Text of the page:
Ask a Question forum: Daylily variety to produce golden needle dried lilies in China

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Auburn, WA (Zone 8a)
Oct 31, 2015 2:18 PM CST
Does anyone know what day lily variety is used to produce golden needle dried lilies in China? Can I get a live plant from any vendor in the US?

Name: Jude
Pittsburgh, Pennsylvania (Zone 6a)
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Nov 1, 2015 1:00 PM CST

It is the common "ditch" lily, found this on Wikipedia:

Hemerocallis fulva, the Orange Day-lily, Tawny Daylily, Tiger Daylily, Fulvous Daylily or Ditch Lily (also Railroad Daylily, Roadside Daylily, Outhouse Lily, Tiger Lily, and Wash-house Lily), is a species of daylily native to Asia. It is very widely grown as an ornamental plant in temperate climates for its showy flowers and ease of cultivation. It is not related to true lilies, but gets its name from the similarity of the flowers and from the fact that each flower lasts only one day.

The tubers, inflorescences, buds and flowers can all be cooked and eaten. Dried or fresh flowers are used in Chinese, Japanese, Korean, Thai, and Vietnamese cooking, and are known as golden needles.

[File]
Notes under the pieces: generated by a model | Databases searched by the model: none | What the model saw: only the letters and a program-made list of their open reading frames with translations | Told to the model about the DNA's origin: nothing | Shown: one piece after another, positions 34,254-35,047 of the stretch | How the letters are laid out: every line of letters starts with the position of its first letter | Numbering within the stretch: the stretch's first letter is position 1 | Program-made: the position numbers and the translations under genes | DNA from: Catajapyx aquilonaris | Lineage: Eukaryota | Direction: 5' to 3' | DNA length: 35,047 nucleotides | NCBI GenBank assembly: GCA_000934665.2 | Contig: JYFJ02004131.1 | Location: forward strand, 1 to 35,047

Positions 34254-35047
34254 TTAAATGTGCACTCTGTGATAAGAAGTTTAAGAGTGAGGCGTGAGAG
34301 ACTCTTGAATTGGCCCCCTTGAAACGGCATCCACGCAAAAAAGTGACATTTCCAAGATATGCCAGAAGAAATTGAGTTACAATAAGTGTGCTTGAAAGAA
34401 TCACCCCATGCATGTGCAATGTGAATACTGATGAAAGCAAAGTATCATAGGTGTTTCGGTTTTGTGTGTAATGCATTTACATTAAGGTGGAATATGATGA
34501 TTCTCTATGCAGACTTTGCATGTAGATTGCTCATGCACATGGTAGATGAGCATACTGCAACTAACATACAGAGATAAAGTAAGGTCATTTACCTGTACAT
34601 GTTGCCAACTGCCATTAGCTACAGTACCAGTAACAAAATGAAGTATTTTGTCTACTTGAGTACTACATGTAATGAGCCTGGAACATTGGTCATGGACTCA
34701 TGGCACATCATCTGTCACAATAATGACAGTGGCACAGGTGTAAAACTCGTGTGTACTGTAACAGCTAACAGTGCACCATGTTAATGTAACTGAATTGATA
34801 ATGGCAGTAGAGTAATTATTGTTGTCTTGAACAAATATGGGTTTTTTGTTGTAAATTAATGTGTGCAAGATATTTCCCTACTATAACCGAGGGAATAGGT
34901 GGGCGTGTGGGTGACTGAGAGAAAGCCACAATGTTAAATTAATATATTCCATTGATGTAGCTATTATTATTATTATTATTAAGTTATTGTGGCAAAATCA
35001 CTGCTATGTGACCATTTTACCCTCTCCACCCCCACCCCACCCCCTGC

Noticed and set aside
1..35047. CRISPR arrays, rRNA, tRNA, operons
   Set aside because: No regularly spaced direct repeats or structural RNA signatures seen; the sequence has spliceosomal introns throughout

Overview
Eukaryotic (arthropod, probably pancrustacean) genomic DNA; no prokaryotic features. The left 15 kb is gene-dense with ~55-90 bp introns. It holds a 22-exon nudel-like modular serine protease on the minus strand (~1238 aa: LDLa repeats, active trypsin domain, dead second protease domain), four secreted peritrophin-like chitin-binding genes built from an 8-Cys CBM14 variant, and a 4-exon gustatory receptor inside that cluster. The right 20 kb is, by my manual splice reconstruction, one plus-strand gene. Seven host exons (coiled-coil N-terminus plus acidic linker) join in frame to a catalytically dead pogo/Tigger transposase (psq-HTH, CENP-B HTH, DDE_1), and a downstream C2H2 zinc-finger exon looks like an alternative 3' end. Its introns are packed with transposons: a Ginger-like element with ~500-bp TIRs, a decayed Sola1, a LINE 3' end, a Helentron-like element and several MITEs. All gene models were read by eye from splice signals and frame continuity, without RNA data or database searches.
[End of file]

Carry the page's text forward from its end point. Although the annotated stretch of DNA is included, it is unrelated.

Auburn, WA (Zone 8a)
Nov 1, 2015 3:01 PM CST
Thank you.
Name: Cindi
Wichita, Kansas (Zone 7a)
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Nov 2, 2015 12:33 PM CST
Winsorw, welcome to ATP! Welcome!
Here's a secret, kinda...most daylily growers will give you fulva daylilies because they don't want them in their gardens because they grow TOO well. The "ditch lilies" are good for preventing erosion in ditches and they are pretty. As far as taste, I have tasted most of my 1200+ dayliles, and I believe the yellow blooms are far more tasty. "Hyperion" is a cheaper, older, tastier yellow daylily that many nurseries still sell. It's available online from many sellers for $5 or so. If you can find a daylily grower near you, see if they will let you walk through the beds, tasting the different colors. You will see there is quite a variance in flavor.
I've never cooked mine, I just snack on them the way you would a fresh cucumber or pepper. They kind of taste like cucumbers to me. They also add color and flavor to salads!
Remember that children, marriages, and flower gardens reflect the kind of care they get.
H. Jackson Brown, Jr.
Auburn, WA (Zone 8a)
Nov 2, 2015 1:57 PM CST
Hi Cindi, Thank You!

Thank you so much for spending time answering my question and for welcoming me to the group. I found out about fulva too and I agree that it's unlikely that it is the variety that Chinese people use in cooking. I'm not sure about tasting the fresh bloom though, hoping to dry them before use. But one of my neighbors came to my house and just eat it like you described.

I'll have to try mine next year. Thanks again.

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